"While this is a case of first impression to an extent, I think that the language of the statute is so clear that it really doesn't leave much room for doubt. The language of the statute unequivocally requires that the plaintiff have a cause of action during her lifetime. Now what is the nature of the cause of action for malpractice. That is what she had. That is what she took to the jury. The jury agreed with her, and the jury awarded her a net sum of $750,000, which was paid apparently the very day that the jury rendered its verdict. The cause of action is a cause of action for malpractice, and that cause of action no longer existed because it had to go to final judgment, and the judgment had been paid, and the matter concluded. Now, the plaintiff makes the argument, well, there was a cause of action for loss of society which the plaintiff -- the decedent could not have brought in her lifetime. It is perfectly true that the plaintiff could not have brought a cause of action for loss of society in her lifetime and neither could anyone else, but a loss of society is not a cause of action. It is an element of damage, and it seems to me that we should not split up in fragments the cause of action. We have to remember that the cause of action is a cause of action for medical malpractice. That is what went to trial, and that is what was decided, and while it is true that if the plaintiff had died, and that there -- and that the cause of action was still open under the statue of limitations, the Statute of Repose, there would have been perhaps an additional recovery by the heirs for loss of society. That is not what in fact happened, and it seems to me the cause of action for loss of society -- that the claim or element of damage, of loss of society was simply gone. I am going to grant your motion."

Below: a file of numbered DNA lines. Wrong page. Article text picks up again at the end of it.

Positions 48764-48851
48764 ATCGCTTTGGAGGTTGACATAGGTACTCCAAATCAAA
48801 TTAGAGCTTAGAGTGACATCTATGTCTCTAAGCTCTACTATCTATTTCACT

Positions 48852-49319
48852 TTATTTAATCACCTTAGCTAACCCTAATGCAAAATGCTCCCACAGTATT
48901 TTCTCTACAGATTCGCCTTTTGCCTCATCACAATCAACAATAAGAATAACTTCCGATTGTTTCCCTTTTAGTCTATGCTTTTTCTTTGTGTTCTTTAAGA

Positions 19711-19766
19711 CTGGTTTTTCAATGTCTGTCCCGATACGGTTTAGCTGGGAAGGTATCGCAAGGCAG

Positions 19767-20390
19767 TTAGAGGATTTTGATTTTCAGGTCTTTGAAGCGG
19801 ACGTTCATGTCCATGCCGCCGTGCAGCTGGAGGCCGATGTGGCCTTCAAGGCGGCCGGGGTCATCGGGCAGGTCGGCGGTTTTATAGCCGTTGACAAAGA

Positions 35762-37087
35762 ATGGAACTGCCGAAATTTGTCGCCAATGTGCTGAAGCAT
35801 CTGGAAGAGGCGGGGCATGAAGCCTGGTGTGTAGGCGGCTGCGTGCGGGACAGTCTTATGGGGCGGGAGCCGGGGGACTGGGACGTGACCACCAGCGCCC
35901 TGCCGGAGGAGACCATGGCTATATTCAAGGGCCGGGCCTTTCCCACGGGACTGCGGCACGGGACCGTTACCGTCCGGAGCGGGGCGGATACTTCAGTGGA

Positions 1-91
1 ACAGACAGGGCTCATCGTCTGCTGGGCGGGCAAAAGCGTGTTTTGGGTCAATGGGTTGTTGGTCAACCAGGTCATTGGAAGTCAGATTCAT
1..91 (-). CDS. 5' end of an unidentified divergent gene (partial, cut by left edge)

On appeal, plaintiff contends that the trial court erred when it granted defendant's motion to dismiss with prejudice her cause of action, ruling that the decedent's recovery of a judgment for her personal injuries during her lifetime extinguished plaintiff's wrongful death cause of action for loss of society damages.
Plaintiff argues that the court erroneously failed to consider that under section 1 of the Wrongful Death Act (Ill. Rev. Stat. 1991, ch. 70, par. 1), an action to recover loss of society damages on behalf of the survivors is independent of the decedent's action to recover for her own personal injuries. She therefore asserts that because the actions are independent, the survivors' cause of action cannot merge into a judgment entered in the decedent's personal injury action. Plaintiff also argues that under this reasoning, the statute itself cannot bar a cause of action which has yet to come into existence. Moreover, plaintiff claims that Illinois law establishes that a survivor's cause of action for loss of the decedent's society under the Wrongful Death Act is independent of ...